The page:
Polling lessons from Rush
One of the core strengths of the late, great, sorely missed, Rush Limbaugh was his ability and willingness to constantly reground his listeners concerning basic truths. We tend to forget basics in the heat of political battle, usually to the detriment of conservative causes and candidates.
An excellent current example of this has to do with polling. I cannot believe how many conservative pundits, radio/podcast hosts and writers react to polls early in the season with dismay or even panic. “Beto is within three points of Abbot!” “Fetterman up seven over Oz? How can that be?” The answer is: you’re right, it can't be. It isn't true. Please stop getting suckered in.
Every election cycle Rush would re-educate us on how to correctly look at polling. Up until the final four weeks before election day, the goal of mass-market pollsters is not to provide an accurate reflection of public opinion, it is to shape public opinion. They will tweak their selection criteria and questions to produce a result that maximizes liberal engagement and depresses conservatives. Most well-known national polling companies are joined at the hip with the leftist establishment and behave accordingly. Nobody should believe any poll conducted more than a month out. (The only possible exception to this are internal polls paid for by the campaigns themselves.)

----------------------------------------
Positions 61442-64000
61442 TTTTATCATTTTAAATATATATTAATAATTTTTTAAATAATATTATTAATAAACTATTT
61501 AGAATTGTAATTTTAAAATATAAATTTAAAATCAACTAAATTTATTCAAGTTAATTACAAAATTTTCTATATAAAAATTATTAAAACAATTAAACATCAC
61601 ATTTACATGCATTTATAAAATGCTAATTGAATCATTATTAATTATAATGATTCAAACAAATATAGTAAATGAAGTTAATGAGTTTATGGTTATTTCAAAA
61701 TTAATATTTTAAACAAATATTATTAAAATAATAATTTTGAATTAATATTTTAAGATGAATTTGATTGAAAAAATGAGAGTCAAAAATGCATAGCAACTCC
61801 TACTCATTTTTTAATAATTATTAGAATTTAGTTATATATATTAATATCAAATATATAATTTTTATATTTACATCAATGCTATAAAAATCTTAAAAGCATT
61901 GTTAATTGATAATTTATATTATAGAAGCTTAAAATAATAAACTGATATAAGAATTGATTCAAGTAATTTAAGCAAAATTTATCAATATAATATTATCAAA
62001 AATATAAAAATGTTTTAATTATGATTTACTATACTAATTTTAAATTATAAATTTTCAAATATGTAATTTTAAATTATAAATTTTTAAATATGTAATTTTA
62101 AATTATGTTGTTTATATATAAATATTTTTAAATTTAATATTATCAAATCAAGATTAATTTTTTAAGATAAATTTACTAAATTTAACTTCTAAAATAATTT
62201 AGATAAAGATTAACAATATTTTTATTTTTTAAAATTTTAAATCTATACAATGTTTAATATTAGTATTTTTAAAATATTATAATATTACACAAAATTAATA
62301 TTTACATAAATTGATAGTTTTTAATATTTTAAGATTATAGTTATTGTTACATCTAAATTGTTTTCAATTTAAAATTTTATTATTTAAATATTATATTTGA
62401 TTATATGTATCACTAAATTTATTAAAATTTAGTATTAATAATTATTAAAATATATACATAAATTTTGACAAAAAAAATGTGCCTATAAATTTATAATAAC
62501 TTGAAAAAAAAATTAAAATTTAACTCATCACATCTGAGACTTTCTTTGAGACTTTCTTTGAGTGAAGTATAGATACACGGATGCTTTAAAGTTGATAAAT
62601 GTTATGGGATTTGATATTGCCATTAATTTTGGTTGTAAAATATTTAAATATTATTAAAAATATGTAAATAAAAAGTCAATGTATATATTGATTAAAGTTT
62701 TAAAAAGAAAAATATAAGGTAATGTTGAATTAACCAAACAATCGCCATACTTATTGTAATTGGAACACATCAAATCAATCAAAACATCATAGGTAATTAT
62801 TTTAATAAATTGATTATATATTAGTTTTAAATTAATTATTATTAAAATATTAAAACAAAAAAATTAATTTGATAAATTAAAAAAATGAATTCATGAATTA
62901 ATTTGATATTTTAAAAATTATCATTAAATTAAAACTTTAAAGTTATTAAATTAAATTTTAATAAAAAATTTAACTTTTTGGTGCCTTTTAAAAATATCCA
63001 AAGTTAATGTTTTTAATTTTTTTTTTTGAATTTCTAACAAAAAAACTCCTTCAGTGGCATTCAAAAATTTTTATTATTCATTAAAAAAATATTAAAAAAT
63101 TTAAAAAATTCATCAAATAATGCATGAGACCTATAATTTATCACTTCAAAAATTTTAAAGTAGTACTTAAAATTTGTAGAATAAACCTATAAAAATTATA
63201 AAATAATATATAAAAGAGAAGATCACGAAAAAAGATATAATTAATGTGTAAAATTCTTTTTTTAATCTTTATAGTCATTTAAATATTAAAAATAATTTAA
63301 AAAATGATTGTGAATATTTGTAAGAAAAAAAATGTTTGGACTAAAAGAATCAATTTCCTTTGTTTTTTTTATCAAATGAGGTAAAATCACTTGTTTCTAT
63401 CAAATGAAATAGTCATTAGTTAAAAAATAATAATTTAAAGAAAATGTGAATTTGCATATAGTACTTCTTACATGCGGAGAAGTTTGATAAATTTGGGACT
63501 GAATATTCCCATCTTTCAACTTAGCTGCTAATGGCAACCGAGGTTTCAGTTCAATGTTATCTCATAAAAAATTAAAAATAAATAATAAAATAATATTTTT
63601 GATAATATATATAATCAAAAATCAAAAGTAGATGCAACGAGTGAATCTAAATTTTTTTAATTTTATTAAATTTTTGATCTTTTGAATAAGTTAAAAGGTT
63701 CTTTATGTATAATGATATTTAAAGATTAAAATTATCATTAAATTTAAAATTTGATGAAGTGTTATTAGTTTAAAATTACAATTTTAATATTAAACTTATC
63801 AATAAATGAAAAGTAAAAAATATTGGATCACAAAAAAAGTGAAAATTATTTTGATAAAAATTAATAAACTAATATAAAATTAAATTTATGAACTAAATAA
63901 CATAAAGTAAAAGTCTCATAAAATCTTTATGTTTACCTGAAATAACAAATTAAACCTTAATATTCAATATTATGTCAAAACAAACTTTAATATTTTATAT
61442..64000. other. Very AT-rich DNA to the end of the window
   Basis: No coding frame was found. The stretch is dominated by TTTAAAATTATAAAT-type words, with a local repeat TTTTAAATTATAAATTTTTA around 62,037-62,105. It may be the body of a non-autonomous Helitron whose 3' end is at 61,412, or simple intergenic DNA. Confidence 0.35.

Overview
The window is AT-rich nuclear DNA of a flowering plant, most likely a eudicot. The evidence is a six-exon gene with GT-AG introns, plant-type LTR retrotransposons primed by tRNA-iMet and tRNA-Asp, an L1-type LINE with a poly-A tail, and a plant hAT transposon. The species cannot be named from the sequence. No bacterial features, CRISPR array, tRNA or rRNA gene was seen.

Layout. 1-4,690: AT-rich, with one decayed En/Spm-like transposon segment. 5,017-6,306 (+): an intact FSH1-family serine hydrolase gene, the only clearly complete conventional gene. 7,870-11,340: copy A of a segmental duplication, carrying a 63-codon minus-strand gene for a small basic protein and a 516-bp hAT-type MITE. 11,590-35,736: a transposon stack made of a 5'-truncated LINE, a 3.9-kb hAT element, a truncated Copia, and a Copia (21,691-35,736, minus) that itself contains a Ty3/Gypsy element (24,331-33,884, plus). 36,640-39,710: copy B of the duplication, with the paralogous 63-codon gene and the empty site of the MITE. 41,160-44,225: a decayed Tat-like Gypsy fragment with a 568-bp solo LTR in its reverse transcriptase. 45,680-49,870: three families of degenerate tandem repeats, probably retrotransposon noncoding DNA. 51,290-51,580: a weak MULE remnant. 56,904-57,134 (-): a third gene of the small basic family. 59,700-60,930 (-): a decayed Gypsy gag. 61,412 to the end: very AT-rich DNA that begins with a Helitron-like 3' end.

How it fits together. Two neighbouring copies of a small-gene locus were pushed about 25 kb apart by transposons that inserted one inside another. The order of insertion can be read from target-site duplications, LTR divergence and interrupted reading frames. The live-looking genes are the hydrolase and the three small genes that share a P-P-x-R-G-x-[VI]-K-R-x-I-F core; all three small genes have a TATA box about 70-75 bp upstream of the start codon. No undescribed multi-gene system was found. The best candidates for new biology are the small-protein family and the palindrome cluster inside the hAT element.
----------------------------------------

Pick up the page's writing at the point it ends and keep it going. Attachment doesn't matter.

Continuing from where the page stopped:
But when we get close to election day, that behavior changes. Now the polls produced by the big polling outfits will help define their reputation for accuracy moving forward. No pollster wants to be known as “the one who got it wrong” and so they actually begin to reflect the public's actual position. Every cycle the result is the same: the polls swing toward Republicans as we get closer.
In recent weeks we have seen that realignment happening, right on schedule. We like to think that this represents that the public is moving in the “right” direction. It really means that the pollsters are moving in the direction of basic honesty, because their careers depend on it. The voters have been in the right place all along.
(This is not to ignore the deeper structural weaknesses of polling methodology in a woke digital age. The things we have heard recently from smarter pollsters about these challenges and how hard it is to find “shy” -- now “submerged” -- Trump voters are very real, and create an additional reason why conservative support is often underestimated. But that is a different dynamic at work.)
Rush's lesson holds as true today as it did eight or twenty years ago: do not pay attention to polls prior to the immediate run-up to election. But if you choose to, certainly don't play into the left's hands and use it as a reason for wailing and gnashing of teeth. That's what they want.
Image: Gage Skidmore